Photos taken with the G6 look fine. There’s nothing special other than a Pro mode most people will probably ignore, while colors and contrast seem pretty on-point alongside the cameras’ depth of field. Dynamic range could be better, but all around these are two decent cameras. They won’t stack up against leading competitors like the Google Pixel or Galaxy S8 which is really a shame, but they’re good enough.
It’s also worth noting the autofocus on the G6 is pretty terrible. During my use, I had to manually focus each and every time I wanted a subject to step forward. Therefore, don’t expect to be able to move closer to something and expect your phone to automatically focus properly if you pick up this device.
Video is also rather decent. Again, nothing special in this department, but it takes some pretty good-looking 4K video at 30 frames per second.
As for the front camera, there’s a 5MP sensor to work with that includes a wide-angle view to get more friends in your groupie. It’s fine for taking quick pictures for Snapchat or Instagram, but not much else.
Battery life is one area where I was pretty disappointed. Sure, there’s a 3,300mAh battery in the G6, but that doesn’t mean squat when you’re dealing with a 5.7-inch Quad HD+ display. Normally, I’d get around 2 1/2 – 3 1/2 hours of screen-on time which is nothing special, while standby time is also pretty terrible as it tends to drop from 90% to 50% overnight. Luckily, there’s a USB-C port that supports Qualcomm Quick Charge 3.0 and wireless charging in the U.S. if you need it to top off during the day (which you probably will), but overall, don’t expect to get more than a day of mid-to-heavy use out of the G6.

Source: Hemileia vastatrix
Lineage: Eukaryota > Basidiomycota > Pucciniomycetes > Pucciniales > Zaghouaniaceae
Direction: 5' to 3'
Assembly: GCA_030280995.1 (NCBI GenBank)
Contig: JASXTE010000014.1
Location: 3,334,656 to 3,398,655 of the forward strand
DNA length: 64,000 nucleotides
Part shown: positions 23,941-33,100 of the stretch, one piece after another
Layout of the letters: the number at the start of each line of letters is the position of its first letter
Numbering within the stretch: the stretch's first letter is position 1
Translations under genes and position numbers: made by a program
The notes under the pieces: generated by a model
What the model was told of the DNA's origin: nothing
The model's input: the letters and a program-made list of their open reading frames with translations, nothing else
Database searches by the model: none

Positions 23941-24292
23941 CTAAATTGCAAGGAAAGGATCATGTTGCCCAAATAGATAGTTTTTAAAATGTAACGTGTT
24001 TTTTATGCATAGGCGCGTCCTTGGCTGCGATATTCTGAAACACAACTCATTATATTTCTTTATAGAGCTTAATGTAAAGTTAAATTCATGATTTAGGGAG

The LG G6, in a nutshell, is a good smartphone. It’s also LG’s saving grace since the G5 flopped last year. But the phone isn’t groundbreaking or pushing the limits of design like the Galaxy S8 is doing. Really, the G6 is just there if you don’t have the money for an S8. I hate to say it, but that’s the truth. By no means am I downplaying the device because, in reality, it’s a great phone with good specs, a nice screen, stellar build, and decent cameras. But LG played things safe to kick off 2017, with the only gimmick or differentiator being the dual cameras on the back. This really isn’t enough to make this particular handset exciting, and I’ve found it pretty boring. In fact, I had to really push myself to use this device, that’s how bland it is.
Regardless, LG shoe-horned its way back into the smartphone game after a rough 2016. And it’s nice to see them competing for attention again, but I’m not sure if you should buy it. I mean, the S8 is so much prettier. But I get it, not everyone can afford a $720 smartphone. That’s why you buy this, the LG G6, for $650 and make the compromises that come with a weaker camera setup, poor software, and a lesser-grade processor.
But hey, the display is gorgeous.